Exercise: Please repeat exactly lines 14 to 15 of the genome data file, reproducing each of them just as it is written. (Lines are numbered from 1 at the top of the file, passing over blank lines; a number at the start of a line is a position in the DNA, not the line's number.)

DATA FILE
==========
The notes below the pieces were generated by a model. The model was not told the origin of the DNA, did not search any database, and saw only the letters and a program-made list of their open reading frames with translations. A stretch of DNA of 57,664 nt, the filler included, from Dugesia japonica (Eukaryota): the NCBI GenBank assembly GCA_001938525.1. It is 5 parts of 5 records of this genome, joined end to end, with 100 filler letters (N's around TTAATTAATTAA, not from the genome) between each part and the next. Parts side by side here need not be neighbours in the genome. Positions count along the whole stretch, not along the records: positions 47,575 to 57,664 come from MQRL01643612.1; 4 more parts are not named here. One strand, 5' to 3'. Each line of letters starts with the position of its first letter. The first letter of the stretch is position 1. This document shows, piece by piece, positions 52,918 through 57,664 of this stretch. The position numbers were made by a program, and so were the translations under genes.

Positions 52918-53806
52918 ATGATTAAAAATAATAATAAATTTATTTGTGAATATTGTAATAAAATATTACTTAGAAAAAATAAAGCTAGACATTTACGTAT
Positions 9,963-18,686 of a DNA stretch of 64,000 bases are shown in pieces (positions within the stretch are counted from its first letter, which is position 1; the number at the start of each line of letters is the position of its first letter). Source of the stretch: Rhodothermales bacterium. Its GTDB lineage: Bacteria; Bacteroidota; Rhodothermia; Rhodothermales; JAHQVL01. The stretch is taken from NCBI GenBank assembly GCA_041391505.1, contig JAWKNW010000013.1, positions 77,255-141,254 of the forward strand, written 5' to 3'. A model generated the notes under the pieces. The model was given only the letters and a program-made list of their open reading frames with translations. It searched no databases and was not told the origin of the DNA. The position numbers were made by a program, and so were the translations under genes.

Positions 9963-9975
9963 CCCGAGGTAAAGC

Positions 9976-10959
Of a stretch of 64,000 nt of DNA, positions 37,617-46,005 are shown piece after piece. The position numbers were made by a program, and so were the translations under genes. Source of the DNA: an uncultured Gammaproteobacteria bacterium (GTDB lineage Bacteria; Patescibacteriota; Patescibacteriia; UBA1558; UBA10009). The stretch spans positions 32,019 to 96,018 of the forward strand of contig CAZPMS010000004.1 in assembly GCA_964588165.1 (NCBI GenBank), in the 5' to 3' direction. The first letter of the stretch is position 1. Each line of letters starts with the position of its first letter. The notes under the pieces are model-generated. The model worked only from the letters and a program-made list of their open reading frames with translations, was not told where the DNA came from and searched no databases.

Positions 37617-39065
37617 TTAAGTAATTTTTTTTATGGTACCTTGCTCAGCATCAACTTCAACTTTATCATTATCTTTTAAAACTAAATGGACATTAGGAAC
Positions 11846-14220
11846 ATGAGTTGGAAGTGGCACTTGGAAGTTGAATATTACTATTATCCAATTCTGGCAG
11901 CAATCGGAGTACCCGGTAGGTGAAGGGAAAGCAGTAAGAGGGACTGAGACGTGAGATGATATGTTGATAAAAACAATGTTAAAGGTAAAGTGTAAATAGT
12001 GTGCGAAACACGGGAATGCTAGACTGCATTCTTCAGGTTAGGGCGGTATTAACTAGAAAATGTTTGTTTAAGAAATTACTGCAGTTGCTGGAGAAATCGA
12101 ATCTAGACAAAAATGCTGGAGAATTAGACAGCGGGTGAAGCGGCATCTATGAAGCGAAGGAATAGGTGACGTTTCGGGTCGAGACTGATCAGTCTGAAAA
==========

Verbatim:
12001 GTGCGAAACACGGGAATGCTAGACTGCATTCTTCAGGTTAGGGCGGTATTAACTAGAAAATGTTTGTTTAAGAAATTACTGCAGTTGCTGGAGAAATCGA
12101 ATCTAGACAAAAATGCTGGAGAATTAGACAGCGGGTGAAGCGGCATCTATGAAGCGAAGGAATAGGTGACGTTTCGGGTCGAGACTGATCAGTCTGAAAA